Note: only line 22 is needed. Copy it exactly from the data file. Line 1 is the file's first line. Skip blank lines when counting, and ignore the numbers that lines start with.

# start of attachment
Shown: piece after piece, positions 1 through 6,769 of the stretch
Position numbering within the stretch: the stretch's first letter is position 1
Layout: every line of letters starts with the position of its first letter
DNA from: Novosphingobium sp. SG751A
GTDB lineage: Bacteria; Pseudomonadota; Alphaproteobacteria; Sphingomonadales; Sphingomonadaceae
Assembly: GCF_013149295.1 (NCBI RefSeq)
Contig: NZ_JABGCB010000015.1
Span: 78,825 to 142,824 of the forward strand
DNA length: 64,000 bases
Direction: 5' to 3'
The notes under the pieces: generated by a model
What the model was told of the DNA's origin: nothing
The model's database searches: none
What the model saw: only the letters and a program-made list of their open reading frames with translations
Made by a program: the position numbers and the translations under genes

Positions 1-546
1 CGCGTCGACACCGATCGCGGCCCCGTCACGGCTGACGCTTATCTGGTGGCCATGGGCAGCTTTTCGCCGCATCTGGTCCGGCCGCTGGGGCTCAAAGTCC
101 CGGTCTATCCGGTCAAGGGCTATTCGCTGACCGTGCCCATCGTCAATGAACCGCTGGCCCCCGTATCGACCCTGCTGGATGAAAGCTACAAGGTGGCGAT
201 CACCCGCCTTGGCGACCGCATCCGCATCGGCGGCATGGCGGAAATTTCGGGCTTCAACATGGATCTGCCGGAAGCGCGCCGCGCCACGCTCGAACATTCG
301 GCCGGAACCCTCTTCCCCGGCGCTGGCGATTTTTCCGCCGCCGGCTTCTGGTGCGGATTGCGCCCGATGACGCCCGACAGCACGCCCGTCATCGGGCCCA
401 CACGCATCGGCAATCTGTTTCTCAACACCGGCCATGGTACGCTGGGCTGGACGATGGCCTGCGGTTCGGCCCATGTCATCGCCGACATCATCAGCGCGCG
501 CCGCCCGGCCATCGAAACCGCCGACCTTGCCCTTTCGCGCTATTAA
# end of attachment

501 CCGCCCGGCCATCGAAACCGCCGACCTTGCCCTTTCGCGCTATTAA